An Athenian vessel fragment incised with part of the Greek alphabet, as it appeared in the sixth century B.C. Athenian Agora Excavations.


I. α ε η ι ο υ ω

Spell it like it sounds! As we learn the ancient Greek alphabet, it is important to note one essential principle about Greek spelling: ancient Greeks spelled words the way that they were pronounced. If the pronunciation of a word changed, so too did the spelling. Consider the verb present (preeZENT) and the noun present (PREsent), which are spelled alike but pronounced differently in English. In Greek, such words would be spelled according to their pronunciations: “preezént” and “prézent.” If a Greek community pronounced “going” as “gonna,” they would spell it as “gonna.” Homophones like “to,” “two,” and “too” would all be spelled the same, even though they have different meanings.

In English, consonants tend to dominate our words. In Greek, vowels often dominate. So we begin our introduction to the Greek alphabet with the vowels. Greek has roughly the same five vowels as English.

Α α alpha  “ah”  = A a
Ε ε  epsilon  “eh”  = E e
Ι ι iota  “ih”  = I i
Ο ο omicron  “o”  = O o
Υ υ upsilon  “u”  = Y y

Like English, Greek has SHORT and LONG versions of its vowels.

α “ah”  ᾱ “aah”
ε  “eh”  η “ay”
ι  “ih”  ῑ  “ee”
ο “o”  ω “oh”
υ “u”  ῡ “ ooh”

Notice that the letter forms for alpha, iota, and upsilon are used for both long and short vowels. The long sounds for epsilon and omicron, however, are written with different letters: eta and omega, respectively.

Η η eta “ay” = E e
Ω ω omega “oh” = O o


II. Two Vowels in a Row

Ancient Greek speakers tended to avoid pronouncing two different vowel sounds in a row. If two vowels came together, they preferred either to pronounce the two vowels together as one sound (called a DIPHTHONG, Greek for “double sound”), or to CONTRACT the two vowels to form either a single long vowel or diphthong (cf. S 59).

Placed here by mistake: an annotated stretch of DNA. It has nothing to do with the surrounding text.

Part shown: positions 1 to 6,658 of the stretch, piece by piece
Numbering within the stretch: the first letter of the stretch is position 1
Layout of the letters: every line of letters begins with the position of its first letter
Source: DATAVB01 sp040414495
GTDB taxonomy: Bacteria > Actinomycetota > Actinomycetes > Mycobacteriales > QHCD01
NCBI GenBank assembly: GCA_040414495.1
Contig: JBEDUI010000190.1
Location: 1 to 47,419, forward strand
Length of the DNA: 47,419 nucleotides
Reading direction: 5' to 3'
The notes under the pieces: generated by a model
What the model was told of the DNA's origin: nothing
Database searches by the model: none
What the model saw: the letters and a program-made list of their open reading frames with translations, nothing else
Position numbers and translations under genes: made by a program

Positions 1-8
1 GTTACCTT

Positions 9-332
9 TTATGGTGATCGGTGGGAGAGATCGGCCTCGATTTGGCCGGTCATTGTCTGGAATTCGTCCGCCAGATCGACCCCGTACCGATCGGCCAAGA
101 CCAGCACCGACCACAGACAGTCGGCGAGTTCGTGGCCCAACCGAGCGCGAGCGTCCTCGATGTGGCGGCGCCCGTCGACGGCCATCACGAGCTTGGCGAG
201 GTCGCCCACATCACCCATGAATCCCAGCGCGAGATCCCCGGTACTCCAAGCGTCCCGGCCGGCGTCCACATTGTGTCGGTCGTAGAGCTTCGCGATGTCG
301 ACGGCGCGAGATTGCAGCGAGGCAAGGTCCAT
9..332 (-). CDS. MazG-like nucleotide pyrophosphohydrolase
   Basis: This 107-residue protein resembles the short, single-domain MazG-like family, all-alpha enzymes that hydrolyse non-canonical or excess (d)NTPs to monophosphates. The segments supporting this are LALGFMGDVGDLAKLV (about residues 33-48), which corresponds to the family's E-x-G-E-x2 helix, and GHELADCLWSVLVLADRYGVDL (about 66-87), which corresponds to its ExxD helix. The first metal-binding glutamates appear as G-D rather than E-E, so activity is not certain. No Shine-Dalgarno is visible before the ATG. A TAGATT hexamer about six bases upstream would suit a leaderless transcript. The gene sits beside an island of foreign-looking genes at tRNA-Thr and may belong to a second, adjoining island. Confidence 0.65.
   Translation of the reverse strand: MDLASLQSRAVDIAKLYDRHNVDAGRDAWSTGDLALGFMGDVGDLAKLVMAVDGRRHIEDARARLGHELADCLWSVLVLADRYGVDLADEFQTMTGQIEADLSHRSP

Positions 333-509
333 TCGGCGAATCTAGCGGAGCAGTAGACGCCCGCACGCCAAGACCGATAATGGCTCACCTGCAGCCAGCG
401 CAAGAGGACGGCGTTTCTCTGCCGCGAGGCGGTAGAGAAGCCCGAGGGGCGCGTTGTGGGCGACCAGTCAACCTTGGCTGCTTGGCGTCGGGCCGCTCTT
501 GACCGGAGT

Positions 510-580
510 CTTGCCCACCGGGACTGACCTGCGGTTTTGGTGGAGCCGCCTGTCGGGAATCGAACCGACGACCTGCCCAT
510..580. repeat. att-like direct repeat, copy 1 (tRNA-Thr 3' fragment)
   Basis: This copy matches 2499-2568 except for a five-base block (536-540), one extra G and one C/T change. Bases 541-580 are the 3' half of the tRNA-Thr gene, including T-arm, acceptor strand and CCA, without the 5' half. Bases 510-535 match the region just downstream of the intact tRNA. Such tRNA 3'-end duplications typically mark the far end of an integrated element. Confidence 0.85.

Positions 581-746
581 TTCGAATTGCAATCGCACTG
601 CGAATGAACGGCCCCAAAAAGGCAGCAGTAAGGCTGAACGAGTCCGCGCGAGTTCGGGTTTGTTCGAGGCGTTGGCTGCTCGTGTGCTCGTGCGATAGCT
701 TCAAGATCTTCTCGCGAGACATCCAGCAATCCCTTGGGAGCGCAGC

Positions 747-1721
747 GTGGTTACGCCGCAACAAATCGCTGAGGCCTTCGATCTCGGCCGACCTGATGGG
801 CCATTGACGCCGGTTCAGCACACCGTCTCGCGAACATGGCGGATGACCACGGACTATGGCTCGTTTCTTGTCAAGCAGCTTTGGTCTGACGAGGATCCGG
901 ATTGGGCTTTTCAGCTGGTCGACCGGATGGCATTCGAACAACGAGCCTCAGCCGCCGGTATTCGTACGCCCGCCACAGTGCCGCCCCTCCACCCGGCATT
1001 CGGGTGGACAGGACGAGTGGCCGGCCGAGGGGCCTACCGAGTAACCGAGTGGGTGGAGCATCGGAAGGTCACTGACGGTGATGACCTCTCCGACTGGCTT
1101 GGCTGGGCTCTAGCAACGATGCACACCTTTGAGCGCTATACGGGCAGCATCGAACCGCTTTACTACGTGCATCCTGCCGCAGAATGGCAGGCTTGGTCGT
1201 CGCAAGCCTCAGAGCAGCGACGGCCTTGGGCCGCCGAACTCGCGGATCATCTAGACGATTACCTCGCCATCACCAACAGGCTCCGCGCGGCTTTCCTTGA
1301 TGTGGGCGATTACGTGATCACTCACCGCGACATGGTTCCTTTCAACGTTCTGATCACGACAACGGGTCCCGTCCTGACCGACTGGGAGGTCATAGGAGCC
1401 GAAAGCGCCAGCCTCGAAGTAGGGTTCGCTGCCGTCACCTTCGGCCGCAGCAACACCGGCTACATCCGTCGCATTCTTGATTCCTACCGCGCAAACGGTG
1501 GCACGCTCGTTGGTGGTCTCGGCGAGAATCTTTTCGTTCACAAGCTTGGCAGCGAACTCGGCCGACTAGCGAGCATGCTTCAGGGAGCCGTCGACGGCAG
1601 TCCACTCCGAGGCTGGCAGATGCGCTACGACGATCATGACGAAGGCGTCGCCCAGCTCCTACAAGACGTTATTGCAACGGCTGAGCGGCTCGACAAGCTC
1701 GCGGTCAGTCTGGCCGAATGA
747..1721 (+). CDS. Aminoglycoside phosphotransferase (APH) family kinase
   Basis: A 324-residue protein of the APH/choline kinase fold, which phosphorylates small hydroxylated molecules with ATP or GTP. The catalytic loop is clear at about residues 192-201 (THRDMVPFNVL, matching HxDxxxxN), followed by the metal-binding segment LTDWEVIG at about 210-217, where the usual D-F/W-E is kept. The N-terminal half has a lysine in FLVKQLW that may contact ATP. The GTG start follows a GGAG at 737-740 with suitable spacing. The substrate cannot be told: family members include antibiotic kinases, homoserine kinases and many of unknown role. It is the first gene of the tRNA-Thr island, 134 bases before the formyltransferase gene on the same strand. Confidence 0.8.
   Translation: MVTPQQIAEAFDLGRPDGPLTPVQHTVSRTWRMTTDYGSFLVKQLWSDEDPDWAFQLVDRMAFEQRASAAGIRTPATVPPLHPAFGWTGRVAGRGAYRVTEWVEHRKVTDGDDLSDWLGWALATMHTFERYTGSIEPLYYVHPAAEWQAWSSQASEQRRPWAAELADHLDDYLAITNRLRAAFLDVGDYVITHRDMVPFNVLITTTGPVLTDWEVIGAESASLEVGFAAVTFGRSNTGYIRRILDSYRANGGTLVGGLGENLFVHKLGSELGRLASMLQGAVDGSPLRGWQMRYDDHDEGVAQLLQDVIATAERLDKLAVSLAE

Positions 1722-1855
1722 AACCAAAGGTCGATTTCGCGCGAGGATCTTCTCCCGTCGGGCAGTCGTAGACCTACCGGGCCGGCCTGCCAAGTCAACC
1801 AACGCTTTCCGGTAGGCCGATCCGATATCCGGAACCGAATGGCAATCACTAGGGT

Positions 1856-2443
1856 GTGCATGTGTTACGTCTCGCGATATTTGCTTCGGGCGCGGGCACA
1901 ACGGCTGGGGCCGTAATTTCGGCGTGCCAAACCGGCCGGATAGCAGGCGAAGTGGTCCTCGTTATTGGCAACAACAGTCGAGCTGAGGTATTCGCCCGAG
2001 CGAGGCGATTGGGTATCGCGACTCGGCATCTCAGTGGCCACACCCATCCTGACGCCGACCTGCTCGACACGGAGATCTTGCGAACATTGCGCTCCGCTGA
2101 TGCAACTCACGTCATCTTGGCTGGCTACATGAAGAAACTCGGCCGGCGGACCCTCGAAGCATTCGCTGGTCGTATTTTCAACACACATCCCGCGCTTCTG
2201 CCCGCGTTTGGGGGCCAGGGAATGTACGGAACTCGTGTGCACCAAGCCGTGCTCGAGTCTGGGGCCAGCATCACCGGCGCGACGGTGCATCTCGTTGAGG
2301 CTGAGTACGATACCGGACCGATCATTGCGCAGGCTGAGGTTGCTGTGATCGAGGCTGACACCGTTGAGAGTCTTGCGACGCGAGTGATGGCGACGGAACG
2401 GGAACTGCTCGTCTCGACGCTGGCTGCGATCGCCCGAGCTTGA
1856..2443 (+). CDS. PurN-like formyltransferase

These sound changes are regular enough that they resemble a sort of alphabet math: vowel x + vowel y = vowel sound z. The sound change rules below apply to a great number of nouns, adjectives, and verbs. It is therefore essential to master the rules that follow.


  1. Any vowel + ι or υ forms a diphthong.
  2. The vowels α, ε and ο contract with one another.


1. Any vowel + ι or υ.

A vowel + ι forms a diphthong. The most common instances are as follows:

α + ι αι “eye”
 + ι ᾱι, usually written “aah”
ε + ι ει “ay”
η + ι ηι, usually written “ay”
ο + ι οι “oy”
ω + ι ωι, usually written “oh”
υ + ι υι “wee”
Note that in three cases, the resulting diphthong represents the ι as a short stroke below the first letter, e.g.  instead of ηι. When the iota is so placed, it is called an IOTA SUBSCRIPT. The iota subscript can only occur when the preceding vowel is long.

A vowel + υ forms a diphthong. The most common instances are as follows:

α + υ αυ “ow!”
ε + υ ευ “eu”
ο + υ ου “oo”


2. Vowel contractions.

The short vowels αε and ο regularly contracted into a long vowel or diphthong when placed next to each other. 

α, ε and ο + α contract as follows:

α + α
ε + α = η
ο + α ω

α, ε and ο + ε contract as follows:

α + ε
ε + ε ει
ο + ε ου

α, ε and ο + ο contract as follows:

α + ο ω
ε + ο ου
ο + ο = ου


– τὸ τέλος the end –


Key Terms and Concepts



I. Practice writing the capital and lower case vowels. For a guide to writing Greek letters, click here: How to Write Greek. Handwriting paper is available here: Lined Paper.

II. Review the combinations below, and write the diphthong or vowel that results.

  1. α + ε =
  2. ο + ο =
  3. α + ι =
  4. ο + ε =
  5. α + ο =
  6. ε + ι =
  7. ε + ε =
  8. ε + ο =
  9. ο + ι =
  10. α + α =
  11. α + υ =
  12. υ + ι =
  13. ε + α =
  14. ε + υ =
  15. ο + α =
  16. ο + υ =



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Ancient Greek for Everyone Copyright © by Wilfred E. Major and Michael Laughy is licensed under a Creative Commons Attribution 4.0 International License, except where otherwise noted.